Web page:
15 March 2019
What is dry skin?
For the majority of people, having dry skin can feel slightly uncomfortable. Unfortunately, for some people, dry skin can become a frustrating, painful problem which affects every aspect of their life. While many expect to get dry skin in the winter months as we crank up the central heating, some also experience it in the summer months from a pollen allergy, especially when hay fever is rife. There are different types of dry skin, with various causes and solutions.
Dry skin causes
Your skin is formed of many layers of skin cells, and what keeps these cells in check is your skin’s natural oil, also known as sebum. This natural oil helps to not only keep your skin cells healthy but also trap water. If your sebum is washed away or lacking, then you will start to notice the signs of dry skin, which include flaking skin, itchiness and an uncomfortable dryness. As mentioned, cold weather and allergies can cause dry itchy skin, but so can taking prolonged hot baths and showers. While these can feel indulgent and pleasant in the short term, they may be making your symptoms worse. You may begin to notice dry skin on face, red dry patches on skin or rough spots on other parts of your body.
Is it the same as dehydrated skin?
While both involve a loss of moisture from the skin, dehydration relates to the lack of water, not oil. You’ll know if you suffer from dehydration if your skin often looks ashy or papery. In fact, skin can be dehydrated as well as dry, as it’s possible to be lacking in sebum as well as water, which is found in the Stratum Corneum. If you feel tightness and tenderness to your skin after drying yourself, this could be dehydration.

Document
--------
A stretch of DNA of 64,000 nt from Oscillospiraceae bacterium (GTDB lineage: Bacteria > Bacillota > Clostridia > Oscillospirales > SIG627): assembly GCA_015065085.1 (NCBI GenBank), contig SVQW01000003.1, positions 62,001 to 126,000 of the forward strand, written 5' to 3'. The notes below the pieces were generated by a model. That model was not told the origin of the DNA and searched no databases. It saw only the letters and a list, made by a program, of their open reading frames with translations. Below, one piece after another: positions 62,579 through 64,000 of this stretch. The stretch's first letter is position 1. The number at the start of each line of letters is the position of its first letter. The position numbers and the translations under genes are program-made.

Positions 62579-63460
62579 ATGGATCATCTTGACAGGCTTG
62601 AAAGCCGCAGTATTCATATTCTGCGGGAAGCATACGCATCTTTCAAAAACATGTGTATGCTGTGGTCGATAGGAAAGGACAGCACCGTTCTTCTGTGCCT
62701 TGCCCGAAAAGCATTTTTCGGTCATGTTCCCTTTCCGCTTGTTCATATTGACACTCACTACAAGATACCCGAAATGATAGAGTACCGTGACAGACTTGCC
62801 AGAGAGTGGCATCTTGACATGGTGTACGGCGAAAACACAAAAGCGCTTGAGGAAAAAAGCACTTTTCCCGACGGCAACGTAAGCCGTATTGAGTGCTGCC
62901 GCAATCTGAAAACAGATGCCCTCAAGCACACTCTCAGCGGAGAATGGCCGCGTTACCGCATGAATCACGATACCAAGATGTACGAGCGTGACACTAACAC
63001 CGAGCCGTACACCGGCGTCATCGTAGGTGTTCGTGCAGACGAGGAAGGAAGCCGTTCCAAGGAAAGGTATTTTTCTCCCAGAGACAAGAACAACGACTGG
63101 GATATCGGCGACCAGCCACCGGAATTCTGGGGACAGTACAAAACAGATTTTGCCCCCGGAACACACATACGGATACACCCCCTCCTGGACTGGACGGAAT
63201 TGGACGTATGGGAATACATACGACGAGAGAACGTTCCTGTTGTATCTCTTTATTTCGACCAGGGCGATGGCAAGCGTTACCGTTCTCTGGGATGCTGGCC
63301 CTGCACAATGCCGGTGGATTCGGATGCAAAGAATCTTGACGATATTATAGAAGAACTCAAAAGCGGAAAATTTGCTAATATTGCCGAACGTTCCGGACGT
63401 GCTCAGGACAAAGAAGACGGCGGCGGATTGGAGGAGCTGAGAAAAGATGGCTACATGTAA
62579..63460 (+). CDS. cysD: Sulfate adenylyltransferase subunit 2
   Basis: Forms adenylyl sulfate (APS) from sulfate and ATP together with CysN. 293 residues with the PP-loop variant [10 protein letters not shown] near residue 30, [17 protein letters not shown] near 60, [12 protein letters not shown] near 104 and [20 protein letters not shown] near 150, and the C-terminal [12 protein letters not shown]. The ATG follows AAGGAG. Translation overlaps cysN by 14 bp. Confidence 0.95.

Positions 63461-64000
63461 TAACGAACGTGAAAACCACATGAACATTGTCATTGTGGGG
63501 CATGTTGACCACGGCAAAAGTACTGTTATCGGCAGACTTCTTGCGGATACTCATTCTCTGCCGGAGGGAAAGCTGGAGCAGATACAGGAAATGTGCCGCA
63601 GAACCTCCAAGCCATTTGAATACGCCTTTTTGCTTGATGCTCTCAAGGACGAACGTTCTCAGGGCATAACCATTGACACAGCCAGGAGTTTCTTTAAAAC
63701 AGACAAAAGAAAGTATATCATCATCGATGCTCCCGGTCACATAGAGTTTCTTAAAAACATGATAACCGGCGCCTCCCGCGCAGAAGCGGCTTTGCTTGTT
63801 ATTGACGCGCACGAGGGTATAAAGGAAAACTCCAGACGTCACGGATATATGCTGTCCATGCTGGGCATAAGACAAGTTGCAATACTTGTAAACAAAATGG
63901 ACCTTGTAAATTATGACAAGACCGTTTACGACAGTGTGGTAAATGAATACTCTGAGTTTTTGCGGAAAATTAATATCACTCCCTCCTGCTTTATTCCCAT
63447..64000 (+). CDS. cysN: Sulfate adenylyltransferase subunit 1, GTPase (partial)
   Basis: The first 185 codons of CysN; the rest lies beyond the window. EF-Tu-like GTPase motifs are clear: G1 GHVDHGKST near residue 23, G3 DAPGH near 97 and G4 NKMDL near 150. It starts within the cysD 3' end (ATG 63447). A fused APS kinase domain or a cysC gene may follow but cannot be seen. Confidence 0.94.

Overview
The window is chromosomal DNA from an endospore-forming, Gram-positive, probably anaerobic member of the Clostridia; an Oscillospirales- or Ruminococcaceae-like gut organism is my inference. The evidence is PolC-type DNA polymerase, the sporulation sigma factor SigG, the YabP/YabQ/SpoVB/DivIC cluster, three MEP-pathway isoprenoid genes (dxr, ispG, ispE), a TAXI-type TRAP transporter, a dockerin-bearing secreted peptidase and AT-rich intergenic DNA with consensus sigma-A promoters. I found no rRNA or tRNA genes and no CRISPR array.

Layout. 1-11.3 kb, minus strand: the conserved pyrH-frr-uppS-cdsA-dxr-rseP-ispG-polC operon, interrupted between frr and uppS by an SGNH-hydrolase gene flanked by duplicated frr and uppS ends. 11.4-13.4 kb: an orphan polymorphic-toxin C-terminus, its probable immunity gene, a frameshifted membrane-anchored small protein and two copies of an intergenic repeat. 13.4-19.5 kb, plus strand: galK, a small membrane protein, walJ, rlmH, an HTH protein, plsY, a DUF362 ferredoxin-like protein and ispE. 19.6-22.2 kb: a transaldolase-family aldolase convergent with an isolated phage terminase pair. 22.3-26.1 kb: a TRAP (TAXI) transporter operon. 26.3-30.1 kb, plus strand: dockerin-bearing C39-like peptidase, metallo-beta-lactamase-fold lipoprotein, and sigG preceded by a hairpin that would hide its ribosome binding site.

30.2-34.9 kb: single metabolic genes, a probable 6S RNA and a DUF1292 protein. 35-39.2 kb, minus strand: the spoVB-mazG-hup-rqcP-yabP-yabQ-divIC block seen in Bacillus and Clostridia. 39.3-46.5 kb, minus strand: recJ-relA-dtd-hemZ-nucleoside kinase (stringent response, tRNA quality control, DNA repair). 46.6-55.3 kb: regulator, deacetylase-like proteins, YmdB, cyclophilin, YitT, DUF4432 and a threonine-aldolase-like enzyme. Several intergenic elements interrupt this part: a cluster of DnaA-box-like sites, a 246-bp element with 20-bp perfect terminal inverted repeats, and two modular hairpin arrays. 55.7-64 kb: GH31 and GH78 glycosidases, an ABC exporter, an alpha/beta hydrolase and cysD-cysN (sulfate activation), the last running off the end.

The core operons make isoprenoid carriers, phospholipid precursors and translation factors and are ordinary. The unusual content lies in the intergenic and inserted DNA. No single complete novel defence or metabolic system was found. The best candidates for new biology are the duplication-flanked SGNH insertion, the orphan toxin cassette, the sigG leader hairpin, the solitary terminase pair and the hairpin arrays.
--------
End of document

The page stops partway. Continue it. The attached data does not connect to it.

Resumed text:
When does it become a problem?
Problem dry skin is when your symptoms become severe and start affecting your day-to-day comfort. Sometimes these severe symptoms can be the result of medical conditions such as psoriasis, eczema, and dermatitis. For eczema-prone skin, you may want to consider using our specially formulated Mildly Medicated Dry Skin Cream to help soothe and improve the appearance of your symptoms. Letting symptoms get worse can lead to dry cracked skin, which can lead to the risk of infections. Itching on top of this can be particularly irritating and painful. If your dry skin is this uncomfortable and irritated, you should contact your doctor and start using specialised cream for extremely dry skin.
How to help dry skin
If you want to know how to get rid of dry skin, there are few things you can try first. If you’re the main person who does the washing-up in your household, then it’s a good idea to put on some rubber gloves, as dunking your hands in hot soapy water won’t be doing your skin any good. Ensuring your showers and baths aren’t too hot and soapy will also help prevent your symptoms from getting worse. Using our Mildly Medicated lotion for dry skin or our Mildly Medicated powder to help soothe any itching and sore spots will also prevent you from aggravating the affected area, with 87% of users reporting both improvement and soothing after 28 days.
“Ensuring your showers and baths aren’t too hot and soapy will also help prevent your symptoms from getting worse.”
If you’re unsure about the cause of your dry skin, it’s always wise to arrange a visit to your GP to find out more. In the meantime, using topical creams and lotions to calm the appearance and any discomfort are the best ways to manage extremely dry skin.